In March of 2020, Dr. Beverly Adler (Ph.D., CDCES) was diagnosed with COVID-19. To make matters scarier, her diabetes puts her in the high-risk category. Here's her experience with the coronavirus pandemic.
I started doing phone therapy sessions from my home on Thursday, March 19th. That night I felt ill. The next day, I started running a low-grade fever that lasted for two weeks. I was achy, felt tired and weak, no appetite, and had high blood sugars. (I have lived with type 1 diabetes for 45 years.) Because I had no cough or respiratory distress, I assumed I had the flu (despite having had a flu shot). After a week of feeling miserable, I called my PCP and had a phone visit. Once she heard my symptoms, she told me I had COVID-19. I was shocked and scared. Living alone with nobody to help care for me, I was fearful that I might die. (Spoiler alert: I didn’t die.)
My daughter volunteered (insisted) she would come home to take care of me but I didn’t want her to get sick, so I told her not to come. She checked in with me multiple times a day while she worked from her home. She ordered food for me online, which I greatly appreciated. My PCP had recommended drinking fluids with electrolytes to help guard against dehydration. My daughter ordered electrolyte enhanced flavor packets to add to bottled water. That was very helpful.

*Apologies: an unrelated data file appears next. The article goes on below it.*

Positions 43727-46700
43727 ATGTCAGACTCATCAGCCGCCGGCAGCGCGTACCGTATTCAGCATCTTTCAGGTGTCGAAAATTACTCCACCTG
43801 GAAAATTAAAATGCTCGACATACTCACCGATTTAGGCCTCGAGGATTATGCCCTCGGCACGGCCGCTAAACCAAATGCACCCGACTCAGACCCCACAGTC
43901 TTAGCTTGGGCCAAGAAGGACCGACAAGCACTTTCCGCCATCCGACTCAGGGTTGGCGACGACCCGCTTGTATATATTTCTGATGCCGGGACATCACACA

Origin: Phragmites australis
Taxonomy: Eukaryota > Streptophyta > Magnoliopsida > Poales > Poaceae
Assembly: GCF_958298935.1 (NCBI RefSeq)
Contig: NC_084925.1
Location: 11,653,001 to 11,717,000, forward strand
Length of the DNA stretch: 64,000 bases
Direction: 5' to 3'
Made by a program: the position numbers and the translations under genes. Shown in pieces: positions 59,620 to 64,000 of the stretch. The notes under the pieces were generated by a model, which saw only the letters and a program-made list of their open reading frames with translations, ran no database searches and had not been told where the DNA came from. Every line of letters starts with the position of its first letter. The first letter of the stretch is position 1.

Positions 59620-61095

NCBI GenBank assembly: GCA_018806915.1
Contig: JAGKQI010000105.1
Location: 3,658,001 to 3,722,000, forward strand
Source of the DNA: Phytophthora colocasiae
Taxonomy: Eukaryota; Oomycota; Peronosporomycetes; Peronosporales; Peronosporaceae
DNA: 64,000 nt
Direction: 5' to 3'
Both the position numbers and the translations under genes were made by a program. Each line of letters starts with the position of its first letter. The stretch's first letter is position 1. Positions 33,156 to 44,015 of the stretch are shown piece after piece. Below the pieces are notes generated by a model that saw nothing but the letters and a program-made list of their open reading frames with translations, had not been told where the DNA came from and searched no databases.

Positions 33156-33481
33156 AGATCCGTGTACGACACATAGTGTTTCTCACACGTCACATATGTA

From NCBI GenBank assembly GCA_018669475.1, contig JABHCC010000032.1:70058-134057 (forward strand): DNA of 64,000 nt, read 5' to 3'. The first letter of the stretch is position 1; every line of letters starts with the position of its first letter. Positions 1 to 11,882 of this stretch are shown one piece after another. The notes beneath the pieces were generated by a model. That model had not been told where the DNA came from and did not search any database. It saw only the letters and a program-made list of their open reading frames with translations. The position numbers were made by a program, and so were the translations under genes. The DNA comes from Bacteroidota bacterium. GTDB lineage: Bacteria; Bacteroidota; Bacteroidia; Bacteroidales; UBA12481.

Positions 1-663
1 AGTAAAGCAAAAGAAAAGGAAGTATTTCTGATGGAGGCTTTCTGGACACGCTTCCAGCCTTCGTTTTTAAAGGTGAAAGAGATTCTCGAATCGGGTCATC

I learned what “we’re all in this together” really meant. I had assorted friends who went shopping for me, picked up my mail at my office, and went to my vet’s office to pick up my dogs’ prescription food for me. I’m generally very independent, so this was a lesson in accepting help from others.
It took two weeks for the fever to subside and my blood sugars to return to normal, as did my appetite. It took at least another two weeks for my energy level to return. Phone sessions also returned back on schedule.
I was fortunate that I didn’t get the respiratory distress symptoms and require hospitalization. However, it turns out that the COVID-19 virus attacks many organs in the body – including the pancreas. That is one reason why my blood sugar levels were so elevated.
I appreciated the outreach and concern for me by my family, my friends, and my patients. I think it helps to remember that you are not alone. We’re all in this together. I hope everyone stays well and stays safe!